That said, at the break even point, the difference in salary for job A is making 4% more than job B. Since two weeks is generally plenty for me, since I very rarely get sick, and I have flexibility in my hours and can work from home to avoid taking days off for appointments or bad weather or even if I’m sick (perhaps unless I’m so sick I can’t even work). So as long as job A pays >=4% of job B, I take job A. As such, I voted for the option that is the first value that meets that criteria based on my current salary.
I am pretty much in the situation of the OP. I don’t get paid when I don’t work, but I get paid enough more that I can take unpaid time off and not lose money over earning less and getting PTO. In terms of number of hours worked, I am somewhat ahead of my last job, which required lots and lots of overtime but paid a constant salary. So it is pretty much a wash.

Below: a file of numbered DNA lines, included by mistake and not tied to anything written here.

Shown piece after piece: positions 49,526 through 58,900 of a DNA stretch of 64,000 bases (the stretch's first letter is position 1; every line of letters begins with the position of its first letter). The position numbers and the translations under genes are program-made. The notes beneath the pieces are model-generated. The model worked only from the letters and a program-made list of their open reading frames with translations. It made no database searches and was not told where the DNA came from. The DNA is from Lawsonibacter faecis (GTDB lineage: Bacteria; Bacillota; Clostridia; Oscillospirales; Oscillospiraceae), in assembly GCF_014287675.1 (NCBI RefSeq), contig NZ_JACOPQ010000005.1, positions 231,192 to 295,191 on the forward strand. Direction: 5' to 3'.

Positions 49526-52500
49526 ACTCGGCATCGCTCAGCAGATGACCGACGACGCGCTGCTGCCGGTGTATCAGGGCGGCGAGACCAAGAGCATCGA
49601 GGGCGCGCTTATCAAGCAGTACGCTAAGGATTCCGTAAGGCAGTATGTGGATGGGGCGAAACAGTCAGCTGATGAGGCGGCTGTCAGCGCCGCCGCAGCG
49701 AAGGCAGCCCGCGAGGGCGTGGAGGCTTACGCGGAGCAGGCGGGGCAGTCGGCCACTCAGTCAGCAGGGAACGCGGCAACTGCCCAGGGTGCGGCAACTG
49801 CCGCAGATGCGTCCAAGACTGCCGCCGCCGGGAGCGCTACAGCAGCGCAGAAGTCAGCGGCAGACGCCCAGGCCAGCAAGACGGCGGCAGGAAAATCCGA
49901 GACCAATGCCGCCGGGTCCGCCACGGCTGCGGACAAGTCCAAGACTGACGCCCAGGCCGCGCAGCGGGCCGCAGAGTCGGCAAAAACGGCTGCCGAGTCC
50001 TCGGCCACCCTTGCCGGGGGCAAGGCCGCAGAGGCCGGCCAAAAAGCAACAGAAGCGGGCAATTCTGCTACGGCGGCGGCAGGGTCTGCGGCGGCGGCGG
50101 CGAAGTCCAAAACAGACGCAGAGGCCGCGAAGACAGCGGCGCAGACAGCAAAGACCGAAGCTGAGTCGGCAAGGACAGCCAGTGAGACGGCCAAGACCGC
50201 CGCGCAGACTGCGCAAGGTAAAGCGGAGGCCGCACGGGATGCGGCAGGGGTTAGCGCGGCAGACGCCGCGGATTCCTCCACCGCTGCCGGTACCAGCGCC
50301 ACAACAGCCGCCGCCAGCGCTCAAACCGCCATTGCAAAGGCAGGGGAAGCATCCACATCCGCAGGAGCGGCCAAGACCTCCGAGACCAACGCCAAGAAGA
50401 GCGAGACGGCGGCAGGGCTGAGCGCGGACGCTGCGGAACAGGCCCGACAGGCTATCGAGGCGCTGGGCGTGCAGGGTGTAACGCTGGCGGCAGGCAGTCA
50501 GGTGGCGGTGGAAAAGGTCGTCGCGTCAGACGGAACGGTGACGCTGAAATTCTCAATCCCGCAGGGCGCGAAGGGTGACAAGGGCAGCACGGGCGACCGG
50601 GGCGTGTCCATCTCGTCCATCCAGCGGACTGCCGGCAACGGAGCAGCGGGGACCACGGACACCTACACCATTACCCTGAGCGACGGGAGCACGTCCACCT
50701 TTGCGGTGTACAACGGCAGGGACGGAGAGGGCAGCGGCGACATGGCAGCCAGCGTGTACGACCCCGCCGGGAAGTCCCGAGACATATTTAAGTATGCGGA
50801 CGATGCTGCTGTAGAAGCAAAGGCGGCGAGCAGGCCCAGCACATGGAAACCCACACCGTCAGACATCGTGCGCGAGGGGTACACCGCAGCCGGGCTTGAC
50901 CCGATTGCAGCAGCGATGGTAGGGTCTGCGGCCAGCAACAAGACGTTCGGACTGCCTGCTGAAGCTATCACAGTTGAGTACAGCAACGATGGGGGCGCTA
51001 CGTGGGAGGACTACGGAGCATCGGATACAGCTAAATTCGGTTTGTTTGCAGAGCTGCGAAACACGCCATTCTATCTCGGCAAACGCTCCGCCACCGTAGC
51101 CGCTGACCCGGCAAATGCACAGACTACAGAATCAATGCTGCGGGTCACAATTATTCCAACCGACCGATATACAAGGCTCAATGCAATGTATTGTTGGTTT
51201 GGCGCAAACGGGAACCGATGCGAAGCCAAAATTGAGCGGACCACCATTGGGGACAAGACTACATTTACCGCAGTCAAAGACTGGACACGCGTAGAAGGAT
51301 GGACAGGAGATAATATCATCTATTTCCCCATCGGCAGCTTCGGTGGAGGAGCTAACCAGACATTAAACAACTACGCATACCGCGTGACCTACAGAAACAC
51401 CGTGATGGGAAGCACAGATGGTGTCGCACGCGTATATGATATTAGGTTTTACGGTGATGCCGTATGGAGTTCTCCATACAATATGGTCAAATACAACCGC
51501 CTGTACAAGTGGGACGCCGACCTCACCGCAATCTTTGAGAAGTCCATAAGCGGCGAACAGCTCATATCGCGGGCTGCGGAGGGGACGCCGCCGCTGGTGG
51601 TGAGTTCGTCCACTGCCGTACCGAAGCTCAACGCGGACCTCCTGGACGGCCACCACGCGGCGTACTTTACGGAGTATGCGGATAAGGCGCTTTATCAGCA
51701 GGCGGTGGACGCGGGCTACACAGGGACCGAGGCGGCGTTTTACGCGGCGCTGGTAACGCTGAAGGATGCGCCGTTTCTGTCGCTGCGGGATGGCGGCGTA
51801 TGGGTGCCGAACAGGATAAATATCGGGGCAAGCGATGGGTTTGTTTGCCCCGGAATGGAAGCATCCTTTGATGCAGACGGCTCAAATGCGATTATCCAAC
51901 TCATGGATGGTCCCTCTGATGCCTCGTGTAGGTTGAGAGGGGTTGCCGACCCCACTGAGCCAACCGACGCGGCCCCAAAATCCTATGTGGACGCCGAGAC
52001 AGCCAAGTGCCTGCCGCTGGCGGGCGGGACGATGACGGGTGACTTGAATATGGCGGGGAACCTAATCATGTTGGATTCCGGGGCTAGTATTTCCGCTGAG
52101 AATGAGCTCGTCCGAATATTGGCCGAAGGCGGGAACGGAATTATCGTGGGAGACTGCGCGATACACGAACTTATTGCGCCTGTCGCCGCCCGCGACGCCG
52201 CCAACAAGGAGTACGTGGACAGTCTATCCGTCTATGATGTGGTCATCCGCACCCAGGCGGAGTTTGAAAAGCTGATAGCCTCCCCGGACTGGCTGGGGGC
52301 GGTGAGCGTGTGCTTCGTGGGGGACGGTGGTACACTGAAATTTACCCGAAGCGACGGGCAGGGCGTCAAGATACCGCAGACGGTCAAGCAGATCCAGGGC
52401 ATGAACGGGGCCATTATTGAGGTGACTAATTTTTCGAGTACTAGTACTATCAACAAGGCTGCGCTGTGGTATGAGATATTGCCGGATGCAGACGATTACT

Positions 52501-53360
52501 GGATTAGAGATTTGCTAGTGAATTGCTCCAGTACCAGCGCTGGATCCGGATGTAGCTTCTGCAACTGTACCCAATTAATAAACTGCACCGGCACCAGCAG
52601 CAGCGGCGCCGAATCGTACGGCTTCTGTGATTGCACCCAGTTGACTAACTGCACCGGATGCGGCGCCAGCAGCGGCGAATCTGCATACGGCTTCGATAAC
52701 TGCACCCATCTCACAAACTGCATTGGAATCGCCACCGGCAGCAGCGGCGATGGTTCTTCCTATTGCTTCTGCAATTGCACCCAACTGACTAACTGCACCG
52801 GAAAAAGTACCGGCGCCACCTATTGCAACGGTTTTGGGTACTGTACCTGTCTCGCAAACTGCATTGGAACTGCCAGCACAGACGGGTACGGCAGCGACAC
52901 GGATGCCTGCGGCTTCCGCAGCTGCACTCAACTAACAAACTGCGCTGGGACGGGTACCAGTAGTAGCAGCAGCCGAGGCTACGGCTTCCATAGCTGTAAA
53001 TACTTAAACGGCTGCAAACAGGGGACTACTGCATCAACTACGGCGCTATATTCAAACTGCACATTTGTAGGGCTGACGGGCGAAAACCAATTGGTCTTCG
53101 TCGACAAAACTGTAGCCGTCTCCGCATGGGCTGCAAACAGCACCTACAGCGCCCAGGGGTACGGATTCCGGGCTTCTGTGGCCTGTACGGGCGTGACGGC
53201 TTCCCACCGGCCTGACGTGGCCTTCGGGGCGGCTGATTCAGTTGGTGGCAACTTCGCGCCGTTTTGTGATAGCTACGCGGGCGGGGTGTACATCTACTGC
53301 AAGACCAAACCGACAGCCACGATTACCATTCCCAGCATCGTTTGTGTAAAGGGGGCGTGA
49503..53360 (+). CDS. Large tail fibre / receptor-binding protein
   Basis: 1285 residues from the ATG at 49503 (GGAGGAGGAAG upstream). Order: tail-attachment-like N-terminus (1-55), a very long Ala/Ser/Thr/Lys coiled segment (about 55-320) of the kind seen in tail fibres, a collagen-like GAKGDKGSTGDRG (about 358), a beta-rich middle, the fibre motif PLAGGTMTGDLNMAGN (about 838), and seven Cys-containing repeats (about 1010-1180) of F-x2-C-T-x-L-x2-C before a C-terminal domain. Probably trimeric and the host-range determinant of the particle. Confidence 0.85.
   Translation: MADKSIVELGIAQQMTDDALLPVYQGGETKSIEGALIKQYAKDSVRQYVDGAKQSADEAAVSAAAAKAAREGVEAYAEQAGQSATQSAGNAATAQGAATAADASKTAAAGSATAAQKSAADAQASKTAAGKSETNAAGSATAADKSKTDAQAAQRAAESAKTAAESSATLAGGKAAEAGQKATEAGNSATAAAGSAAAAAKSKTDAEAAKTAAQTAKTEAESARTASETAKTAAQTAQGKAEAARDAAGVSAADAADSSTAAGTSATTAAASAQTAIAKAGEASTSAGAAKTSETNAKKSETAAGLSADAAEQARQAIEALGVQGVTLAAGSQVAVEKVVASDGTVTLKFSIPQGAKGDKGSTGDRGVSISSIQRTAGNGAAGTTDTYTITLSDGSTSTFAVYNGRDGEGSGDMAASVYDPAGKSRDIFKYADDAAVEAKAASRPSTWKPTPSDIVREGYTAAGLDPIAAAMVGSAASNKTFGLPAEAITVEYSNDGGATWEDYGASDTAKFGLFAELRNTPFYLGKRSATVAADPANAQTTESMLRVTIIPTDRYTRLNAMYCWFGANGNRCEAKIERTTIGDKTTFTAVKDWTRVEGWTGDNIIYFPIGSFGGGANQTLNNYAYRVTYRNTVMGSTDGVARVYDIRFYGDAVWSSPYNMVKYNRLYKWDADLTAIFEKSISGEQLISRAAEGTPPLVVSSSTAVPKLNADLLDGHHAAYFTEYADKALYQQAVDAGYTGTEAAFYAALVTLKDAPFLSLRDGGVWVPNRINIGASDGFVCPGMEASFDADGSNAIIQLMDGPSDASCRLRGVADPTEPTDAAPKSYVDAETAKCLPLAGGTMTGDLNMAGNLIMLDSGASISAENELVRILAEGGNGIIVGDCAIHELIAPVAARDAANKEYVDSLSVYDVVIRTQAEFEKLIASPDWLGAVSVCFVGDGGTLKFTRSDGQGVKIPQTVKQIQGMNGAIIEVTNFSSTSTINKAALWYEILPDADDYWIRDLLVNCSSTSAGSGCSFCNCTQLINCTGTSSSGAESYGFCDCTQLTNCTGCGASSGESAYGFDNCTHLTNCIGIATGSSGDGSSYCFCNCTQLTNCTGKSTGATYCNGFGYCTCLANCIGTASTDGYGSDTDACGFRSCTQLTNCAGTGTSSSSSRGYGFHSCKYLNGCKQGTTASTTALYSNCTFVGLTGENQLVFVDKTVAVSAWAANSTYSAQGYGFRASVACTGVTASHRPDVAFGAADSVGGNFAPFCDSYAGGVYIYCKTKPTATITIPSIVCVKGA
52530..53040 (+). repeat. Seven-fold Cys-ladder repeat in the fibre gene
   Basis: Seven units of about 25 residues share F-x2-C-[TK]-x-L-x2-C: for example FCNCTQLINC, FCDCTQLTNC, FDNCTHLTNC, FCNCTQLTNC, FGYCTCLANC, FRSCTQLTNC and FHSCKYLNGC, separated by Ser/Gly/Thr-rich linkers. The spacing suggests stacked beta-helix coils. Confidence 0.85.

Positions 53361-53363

Echoing others, this needs clarification. What happens in Job A if I takes unplanned time off (sick days) or planned time off (a week’s vacation)? I assume I wouldn’t get paid, but would I also get fired as well for taking unpaid time off? How much unpaid time off (unplanned or planned) would I be reasonably permitted to take before my boss sat me down for a talk?
Roughly speaking, I’ll want a certain amount of time off. Given two jobs where I can take that amount of time off, I’ll take whichever one ends up paying more. That might be the one with the lower base pay but where the time off is paid, or it might be the one with the higher base pay, depending on what the numbers are. It’s straightforward algebra.